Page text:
Determining Image Orientation?

Hello all,
I am new to this forum, so it is quite likely this question has been dealt with previous… if so please point me to thread…

I am trying to devise a more efficient image workflow and would like a script which can determine an image’s orientation. ie. portrait or landscape. Then split the two types into seperate folders so as to be batched by photoshop(CS2) actions…

thanks for your help,

Browser: Safari 416.12
Operating System: Mac OS X (10.4)


Using Image Events to get the dimensions of the image will do the trick:

set a to choose file
tell application "Image Events"
	close images --This line is not always necessary, but helps keep things clean.
	set b to open (a as alias)
	set {wid, hit} to b's dimensions
	close b
end tell
if wid < hit then
	display dialog "This sucker is portrait"
	display dialog "This hummer is landscape"
end if

Sorry about the strange dialogs; I wrote this a few weeks ago while I was messing around on another project.

Hi Paul. Craig’s excellent advice should have resolved the image orientation side of your question - and I wondered if adding an example that sorts image files into folders might also help.

Before you run the script below, create 3 folders (or decide which existing ones you’ll use) for: original images (mixed format), landscape images and portrait images. The script should move any image files from the originals folder to either the landscape or portrait folder, as appropriate. (Square images will be treated as portrait. If the originals folder also contains non-image files or sub-folders, these should remain untouched.)

property originalFolder : missing value
property landscapeFolder : missing value
property portraitFolder : missing value

to chooseFolder(t)
	choose folder with prompt "Choose a folder to contain your " & t & " images:"
end chooseFolder

to chooseFolders()
	set {originalFolder, landscapeFolder, portraitFolder} to ¬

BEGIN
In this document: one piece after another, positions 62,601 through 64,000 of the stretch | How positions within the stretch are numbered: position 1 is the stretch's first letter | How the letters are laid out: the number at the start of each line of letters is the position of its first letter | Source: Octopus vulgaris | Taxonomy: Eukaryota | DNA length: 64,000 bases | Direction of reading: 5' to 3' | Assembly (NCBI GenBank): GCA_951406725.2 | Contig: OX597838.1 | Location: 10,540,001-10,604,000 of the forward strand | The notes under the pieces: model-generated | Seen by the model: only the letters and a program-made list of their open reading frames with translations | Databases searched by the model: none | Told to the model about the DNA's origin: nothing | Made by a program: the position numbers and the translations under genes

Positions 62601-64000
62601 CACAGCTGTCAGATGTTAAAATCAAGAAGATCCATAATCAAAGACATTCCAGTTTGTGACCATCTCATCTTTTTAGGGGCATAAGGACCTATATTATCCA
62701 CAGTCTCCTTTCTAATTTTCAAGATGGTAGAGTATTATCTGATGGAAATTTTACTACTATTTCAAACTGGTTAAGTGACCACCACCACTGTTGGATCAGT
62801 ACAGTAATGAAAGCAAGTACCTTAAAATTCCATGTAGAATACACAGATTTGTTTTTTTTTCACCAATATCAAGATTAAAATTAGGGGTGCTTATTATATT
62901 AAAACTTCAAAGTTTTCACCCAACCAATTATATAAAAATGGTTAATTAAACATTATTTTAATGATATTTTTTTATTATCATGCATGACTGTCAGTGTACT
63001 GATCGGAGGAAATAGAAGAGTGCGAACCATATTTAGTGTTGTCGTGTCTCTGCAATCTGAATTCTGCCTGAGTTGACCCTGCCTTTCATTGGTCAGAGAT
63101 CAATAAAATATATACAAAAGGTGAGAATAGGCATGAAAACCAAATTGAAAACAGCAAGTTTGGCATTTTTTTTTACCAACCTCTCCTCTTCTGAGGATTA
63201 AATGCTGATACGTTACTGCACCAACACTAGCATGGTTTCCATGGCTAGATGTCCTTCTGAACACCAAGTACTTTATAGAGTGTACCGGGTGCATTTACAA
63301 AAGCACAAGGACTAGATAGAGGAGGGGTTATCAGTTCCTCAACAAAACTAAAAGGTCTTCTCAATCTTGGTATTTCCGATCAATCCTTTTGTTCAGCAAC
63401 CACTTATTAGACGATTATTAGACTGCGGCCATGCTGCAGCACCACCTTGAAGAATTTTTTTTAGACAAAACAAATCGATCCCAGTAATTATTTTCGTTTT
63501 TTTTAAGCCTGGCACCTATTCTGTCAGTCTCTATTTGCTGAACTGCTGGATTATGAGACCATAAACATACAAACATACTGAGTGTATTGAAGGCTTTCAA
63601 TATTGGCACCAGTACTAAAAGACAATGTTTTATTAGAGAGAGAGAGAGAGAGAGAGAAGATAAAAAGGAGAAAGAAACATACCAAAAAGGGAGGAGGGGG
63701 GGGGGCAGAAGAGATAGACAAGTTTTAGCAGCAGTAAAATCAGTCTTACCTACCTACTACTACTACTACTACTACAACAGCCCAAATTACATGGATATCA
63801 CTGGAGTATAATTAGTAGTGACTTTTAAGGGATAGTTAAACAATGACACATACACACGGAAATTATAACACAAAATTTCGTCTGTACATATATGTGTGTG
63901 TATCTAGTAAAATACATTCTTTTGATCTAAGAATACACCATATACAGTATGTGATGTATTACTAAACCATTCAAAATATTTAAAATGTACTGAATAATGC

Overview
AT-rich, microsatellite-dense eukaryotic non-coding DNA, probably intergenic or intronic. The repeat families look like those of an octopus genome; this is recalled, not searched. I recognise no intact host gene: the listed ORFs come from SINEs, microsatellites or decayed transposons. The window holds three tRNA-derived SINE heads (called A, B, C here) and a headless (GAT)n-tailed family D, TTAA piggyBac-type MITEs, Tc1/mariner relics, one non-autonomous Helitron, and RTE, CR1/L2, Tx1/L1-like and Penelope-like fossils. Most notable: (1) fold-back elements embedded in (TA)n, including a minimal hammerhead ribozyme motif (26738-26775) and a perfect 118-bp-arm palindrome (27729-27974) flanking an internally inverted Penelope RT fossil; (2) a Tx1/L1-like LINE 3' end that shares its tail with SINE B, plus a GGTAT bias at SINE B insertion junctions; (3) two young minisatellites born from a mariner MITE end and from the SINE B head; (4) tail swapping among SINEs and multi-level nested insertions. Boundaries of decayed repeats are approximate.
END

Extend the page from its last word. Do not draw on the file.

{chooseFolder("original"), chooseFolder("landscape"), chooseFolder("portrait")}
end chooseFolders

on landscape(f)
	tell application "Image Events" to tell (open f)
		tell (get dimensions) to if (count) is 2 then
			set v to item 1 > item 2
			set v to missing value
		end if
	end tell
end landscape

if originalFolder is missing value then chooseFolders()
set landscapeList to {}
set portraitList to {}
launch application "Image Events"

tell application "Finder"
	repeat with f in (get document files of originalFolder)
		tell my landscape(f as Unicode text) to if it is true then
			set landscapeList's end to f
		else if it is false then
			set portraitList's end to f
		end if
	end repeat
	move landscapeList to landscapeFolder
	move portraitList to portraitFolder
end tell

Hi. Sorry to put a damper on this very reasonable idea, but it doesn’t always work. I was sent an image file recently that’s in portrait orientation, but its dimensions are returned by Image Events as {3072.0, 2040.0}. Getting the information for the file in the Finder shows the same dimensions, although the picture’s correctly orientated in the preview. The person who sent me the file told me that all digital camera images are horizontal, but contain additional “EXIF data” that give the pictures’ orientations. Unhelpfully, Image Events doesn’t seem to be aware of this.